Grapefruit juice and some drugs don’t mix

SAN FRANCISCO (KRON) — Health experts are coming out with new reports that show grapefruit juice should not be mixed with certain medicines.

Due to its vitamin C and potassium content, the juice and the fruit itself can be part of a healthy diet.

However, it’s not so good for you when combined with the wrong medication, especially if you have high blood pressure or arrhythmia (irregular or abnormal heart beat).

This food and drug interaction can be a concern, says Shiew Mei Huang, PhD, of the U.S. Food and Drug Administration.

The FDA even requires some prescription and over-the-counter (OTC) drugs taken by mouth to include warnings against drinking grapefruit juice or eating grapefruit while taking the drug, Huang says.

“The severity of the interaction can be different depending on the person, the drug, and the amount of grapefruit juice you drink,” a reports from the FDA said.

Talk to your doctor, pharmacist or other health care provider and read any information provided with your prescription or OTC drug to find out:

If your specific drug may be affected.
How much, if any, grapefruit juice you can have.
What other fruits or juices may also affect your drug in a similar way to grapefruit juice.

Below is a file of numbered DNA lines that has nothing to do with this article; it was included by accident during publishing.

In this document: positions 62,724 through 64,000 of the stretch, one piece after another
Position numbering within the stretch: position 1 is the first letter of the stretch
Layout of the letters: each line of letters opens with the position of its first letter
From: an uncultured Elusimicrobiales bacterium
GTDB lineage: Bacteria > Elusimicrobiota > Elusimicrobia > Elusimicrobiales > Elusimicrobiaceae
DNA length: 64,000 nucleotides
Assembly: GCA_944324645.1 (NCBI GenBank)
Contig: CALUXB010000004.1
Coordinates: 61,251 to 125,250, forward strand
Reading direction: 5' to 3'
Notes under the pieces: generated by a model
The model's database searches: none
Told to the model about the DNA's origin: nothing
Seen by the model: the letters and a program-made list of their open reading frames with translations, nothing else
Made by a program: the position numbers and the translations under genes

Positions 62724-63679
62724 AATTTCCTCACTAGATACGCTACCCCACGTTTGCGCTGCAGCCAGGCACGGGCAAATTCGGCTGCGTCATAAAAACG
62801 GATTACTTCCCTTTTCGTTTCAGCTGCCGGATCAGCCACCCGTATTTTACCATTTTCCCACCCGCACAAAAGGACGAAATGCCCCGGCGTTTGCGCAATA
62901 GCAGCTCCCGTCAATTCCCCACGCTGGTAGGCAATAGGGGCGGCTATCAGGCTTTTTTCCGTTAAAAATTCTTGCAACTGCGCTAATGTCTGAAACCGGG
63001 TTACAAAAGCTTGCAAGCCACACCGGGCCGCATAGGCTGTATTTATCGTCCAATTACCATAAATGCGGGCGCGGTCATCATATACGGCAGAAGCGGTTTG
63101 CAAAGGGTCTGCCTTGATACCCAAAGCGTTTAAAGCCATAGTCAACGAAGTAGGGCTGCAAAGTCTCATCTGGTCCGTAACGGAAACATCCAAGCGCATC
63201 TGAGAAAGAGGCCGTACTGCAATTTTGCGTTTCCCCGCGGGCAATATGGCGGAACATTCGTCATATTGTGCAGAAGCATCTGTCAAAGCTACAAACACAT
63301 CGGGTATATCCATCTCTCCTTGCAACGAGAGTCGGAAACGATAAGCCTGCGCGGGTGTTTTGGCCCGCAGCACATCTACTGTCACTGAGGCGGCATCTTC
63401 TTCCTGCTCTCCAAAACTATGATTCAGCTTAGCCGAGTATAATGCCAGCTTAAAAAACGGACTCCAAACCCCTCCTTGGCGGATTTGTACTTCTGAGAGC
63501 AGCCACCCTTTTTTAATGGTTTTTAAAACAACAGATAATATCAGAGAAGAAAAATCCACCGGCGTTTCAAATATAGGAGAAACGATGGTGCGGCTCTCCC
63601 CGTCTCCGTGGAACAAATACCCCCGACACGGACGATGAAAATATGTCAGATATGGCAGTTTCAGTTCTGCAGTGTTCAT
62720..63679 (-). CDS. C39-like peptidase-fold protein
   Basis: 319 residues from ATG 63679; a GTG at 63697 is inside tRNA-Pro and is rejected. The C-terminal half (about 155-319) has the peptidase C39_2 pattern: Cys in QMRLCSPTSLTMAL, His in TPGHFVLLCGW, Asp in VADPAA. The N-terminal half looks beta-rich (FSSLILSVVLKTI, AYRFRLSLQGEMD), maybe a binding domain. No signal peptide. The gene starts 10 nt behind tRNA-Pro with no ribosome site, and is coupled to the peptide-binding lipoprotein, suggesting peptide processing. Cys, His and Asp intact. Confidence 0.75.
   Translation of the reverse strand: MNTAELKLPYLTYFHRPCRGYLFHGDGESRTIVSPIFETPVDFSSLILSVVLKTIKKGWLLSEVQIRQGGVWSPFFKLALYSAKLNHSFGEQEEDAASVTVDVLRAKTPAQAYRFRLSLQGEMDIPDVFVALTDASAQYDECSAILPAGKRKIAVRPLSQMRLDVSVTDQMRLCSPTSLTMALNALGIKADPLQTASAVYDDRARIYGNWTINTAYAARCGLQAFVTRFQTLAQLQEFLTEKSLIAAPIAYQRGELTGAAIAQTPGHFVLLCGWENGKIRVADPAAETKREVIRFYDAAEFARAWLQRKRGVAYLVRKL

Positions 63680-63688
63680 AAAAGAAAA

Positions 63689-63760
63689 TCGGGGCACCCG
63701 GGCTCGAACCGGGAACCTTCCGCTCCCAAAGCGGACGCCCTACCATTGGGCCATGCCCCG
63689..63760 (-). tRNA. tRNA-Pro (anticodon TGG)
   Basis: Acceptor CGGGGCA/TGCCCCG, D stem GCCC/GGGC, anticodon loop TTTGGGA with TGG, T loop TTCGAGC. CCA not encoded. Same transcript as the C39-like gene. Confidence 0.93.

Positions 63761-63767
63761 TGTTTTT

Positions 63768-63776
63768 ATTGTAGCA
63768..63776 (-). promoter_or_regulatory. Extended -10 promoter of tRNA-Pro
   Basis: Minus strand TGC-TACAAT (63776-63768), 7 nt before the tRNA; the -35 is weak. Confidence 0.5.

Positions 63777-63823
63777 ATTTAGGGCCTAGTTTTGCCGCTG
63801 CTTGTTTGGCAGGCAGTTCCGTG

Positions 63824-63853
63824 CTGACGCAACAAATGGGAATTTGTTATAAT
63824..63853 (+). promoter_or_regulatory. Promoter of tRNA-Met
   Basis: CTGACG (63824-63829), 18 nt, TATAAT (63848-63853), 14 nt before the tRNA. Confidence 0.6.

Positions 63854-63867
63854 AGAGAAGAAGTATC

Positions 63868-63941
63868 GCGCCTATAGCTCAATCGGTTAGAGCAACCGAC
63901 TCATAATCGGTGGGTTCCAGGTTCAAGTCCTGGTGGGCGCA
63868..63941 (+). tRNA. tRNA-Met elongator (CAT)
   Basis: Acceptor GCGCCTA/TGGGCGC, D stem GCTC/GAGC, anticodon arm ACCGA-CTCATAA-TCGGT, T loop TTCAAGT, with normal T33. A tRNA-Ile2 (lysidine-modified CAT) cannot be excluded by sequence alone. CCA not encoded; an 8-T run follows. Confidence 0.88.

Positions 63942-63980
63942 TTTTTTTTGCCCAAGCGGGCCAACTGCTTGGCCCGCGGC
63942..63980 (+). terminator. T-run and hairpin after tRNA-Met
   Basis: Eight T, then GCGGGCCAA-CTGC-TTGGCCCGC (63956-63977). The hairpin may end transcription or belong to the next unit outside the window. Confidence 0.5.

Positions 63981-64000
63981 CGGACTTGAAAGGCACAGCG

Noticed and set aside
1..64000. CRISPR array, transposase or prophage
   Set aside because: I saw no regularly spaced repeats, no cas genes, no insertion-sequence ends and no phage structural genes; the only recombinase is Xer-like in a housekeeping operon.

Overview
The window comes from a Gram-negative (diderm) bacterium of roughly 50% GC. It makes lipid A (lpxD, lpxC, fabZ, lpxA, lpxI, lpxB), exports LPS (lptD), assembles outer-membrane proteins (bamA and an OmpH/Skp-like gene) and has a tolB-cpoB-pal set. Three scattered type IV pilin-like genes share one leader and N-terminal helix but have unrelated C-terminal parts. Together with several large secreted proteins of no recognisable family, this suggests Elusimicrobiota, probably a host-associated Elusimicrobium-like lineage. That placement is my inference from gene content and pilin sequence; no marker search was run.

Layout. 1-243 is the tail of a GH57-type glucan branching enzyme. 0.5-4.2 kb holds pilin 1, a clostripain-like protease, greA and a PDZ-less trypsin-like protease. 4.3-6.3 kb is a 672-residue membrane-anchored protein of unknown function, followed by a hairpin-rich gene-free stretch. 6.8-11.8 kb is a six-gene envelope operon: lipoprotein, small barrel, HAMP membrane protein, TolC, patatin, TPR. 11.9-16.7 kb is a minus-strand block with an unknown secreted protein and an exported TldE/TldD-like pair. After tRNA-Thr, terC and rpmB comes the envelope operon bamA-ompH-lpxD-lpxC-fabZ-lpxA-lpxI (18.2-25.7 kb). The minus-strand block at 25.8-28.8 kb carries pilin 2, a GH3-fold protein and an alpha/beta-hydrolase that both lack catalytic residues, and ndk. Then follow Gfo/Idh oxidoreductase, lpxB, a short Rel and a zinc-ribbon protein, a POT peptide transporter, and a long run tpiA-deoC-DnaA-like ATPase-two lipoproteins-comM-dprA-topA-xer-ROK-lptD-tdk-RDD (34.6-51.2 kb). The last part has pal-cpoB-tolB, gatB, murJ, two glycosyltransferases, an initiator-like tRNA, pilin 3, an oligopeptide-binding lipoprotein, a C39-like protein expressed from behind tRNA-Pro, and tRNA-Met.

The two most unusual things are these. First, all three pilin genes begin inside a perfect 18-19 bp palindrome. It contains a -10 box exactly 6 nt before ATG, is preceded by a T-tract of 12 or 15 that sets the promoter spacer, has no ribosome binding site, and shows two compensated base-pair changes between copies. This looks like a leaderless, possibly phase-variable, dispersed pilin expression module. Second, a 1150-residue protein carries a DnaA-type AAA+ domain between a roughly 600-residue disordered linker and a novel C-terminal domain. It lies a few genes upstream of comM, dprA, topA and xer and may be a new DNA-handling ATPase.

Grapefruit juice affects medication by either allowing too much of the drug into your body, or by not allowing enough of the drug to enter your system.

Find Out if You Should Avoid Grapefruit or Other Juices

  • Ask your doctor, pharmacist or other health care provider if you can drink grapefruit juice while taking your medication.
  • Read the medication guide or patient information sheet that comes with your prescription drug to find out if grapefruit juice affects your drug.
  • Read the Drug Facts label on your OTC drug, which will say whether you shouldn’t have grapefruit or other fruit juices with it.
  • If you must avoid grapefruit juice with your medicine, check the labels of fruit juices or drinks flavored with fruit juice to see whether they are made with grapefruit juice.
  • Seville oranges (often used to make orange marmalade), pomelos, and tangelos (a cross between tangerines and grapefruit) may have the same effect as grapefruit juice. Do not eat those fruits if your medicine interacts with grapefruit juice.

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